ch3_lean_2 - 2.2 Background of Lean The Toyota Production...

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2.2 Background of Lean The Toyota Production System is still a preeminent example of lean manufacturing. Toyota was founded by Sakichi Toyoda in 1926. In 1949, Eiji Toyoda visited Ford Motor in Detroit to gain understanding of their mass production system. Ford’s operation was recognized as the world’s most efficient, with a production rate of 7000 cars per day, while Toyota had only produced 2685 cars in 13 years up to that point. Toyoda and Taichii Ohno , Toyota’s chief engineer, studied Ford’s operation for 3 months and recognized much waste (muda) everywhere in Ford’s operation. For example, they noted that only assembly line workers were adding any value to the production process. The foremen served only to ensure that assembly line workers followed orders, and they in turn simply performed repetitious tasks. 21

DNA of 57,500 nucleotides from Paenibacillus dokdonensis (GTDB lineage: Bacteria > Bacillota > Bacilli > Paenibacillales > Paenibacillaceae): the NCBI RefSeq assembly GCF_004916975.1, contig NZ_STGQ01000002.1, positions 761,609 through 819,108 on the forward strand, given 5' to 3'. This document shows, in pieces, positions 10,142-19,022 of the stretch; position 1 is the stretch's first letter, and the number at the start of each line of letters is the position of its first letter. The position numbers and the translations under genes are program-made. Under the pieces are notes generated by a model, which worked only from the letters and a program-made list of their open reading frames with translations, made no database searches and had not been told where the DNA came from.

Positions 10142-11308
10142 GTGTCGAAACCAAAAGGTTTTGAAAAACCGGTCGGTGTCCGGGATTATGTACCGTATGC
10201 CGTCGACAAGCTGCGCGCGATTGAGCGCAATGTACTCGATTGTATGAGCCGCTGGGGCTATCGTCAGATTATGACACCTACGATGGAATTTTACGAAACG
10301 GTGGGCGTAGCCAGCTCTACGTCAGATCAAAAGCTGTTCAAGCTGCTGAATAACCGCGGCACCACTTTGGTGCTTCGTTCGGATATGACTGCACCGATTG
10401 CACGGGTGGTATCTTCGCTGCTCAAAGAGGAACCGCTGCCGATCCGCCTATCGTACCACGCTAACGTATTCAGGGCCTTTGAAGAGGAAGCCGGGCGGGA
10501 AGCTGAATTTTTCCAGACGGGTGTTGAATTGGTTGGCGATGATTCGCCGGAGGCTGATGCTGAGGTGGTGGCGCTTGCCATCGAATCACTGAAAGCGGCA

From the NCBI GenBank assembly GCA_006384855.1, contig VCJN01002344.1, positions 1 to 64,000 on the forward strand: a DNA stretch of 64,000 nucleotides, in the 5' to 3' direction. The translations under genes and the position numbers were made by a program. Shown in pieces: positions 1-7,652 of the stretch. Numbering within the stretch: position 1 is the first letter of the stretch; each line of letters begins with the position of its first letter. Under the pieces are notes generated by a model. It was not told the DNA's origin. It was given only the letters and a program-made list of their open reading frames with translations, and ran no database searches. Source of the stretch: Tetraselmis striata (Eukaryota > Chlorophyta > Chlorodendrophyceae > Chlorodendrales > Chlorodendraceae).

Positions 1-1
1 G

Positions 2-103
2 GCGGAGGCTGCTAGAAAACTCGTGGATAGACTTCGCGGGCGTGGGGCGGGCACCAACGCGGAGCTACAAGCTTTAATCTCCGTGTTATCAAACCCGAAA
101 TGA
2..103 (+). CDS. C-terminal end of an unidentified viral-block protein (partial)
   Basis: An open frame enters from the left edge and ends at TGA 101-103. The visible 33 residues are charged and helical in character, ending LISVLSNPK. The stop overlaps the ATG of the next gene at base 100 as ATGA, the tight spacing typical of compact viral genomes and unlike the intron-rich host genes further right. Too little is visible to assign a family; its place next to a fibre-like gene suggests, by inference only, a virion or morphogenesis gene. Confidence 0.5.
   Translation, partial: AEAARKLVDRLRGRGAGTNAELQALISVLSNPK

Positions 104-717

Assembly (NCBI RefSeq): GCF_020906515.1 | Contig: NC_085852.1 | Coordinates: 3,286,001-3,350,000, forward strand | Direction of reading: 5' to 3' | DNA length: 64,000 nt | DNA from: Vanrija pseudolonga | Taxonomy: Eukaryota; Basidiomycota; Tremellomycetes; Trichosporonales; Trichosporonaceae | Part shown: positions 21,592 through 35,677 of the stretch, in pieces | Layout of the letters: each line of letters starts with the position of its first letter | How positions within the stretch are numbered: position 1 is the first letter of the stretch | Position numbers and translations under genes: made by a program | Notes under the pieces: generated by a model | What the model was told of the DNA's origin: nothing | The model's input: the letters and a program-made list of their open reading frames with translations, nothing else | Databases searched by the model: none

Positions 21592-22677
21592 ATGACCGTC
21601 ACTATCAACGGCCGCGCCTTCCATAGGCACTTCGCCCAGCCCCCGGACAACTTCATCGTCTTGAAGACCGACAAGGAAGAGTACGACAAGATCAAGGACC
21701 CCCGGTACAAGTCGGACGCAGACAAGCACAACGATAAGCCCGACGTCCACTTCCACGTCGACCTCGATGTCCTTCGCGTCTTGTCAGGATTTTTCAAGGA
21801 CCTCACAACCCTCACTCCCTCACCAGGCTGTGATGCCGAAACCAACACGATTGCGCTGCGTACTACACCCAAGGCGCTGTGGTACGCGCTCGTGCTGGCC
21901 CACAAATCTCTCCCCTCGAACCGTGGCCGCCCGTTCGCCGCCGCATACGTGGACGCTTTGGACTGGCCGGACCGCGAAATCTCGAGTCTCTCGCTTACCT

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Shigeo Shingo, an industrial engineer at Toyota identified seven wastes in mass production systems, and their financial loss: 1. Overproducing Æ product quantities greater than market need 2. Idle time waste (waiting time/queue time) Æ lost labor 3. Transporting/conveyance waste Æ increased energy costs 4. Processing waste : waste in the work itself Æ requires more inputs than necessary 5. Inventory waste (having unnecessary stock on hand) Æ excessive inventory holding cost 6. Wasted operator motion (using unnecessary motion) Æ nonproductive time 7. Producing defective goods (waste of rejected production) Æ additional labor and material cost 22
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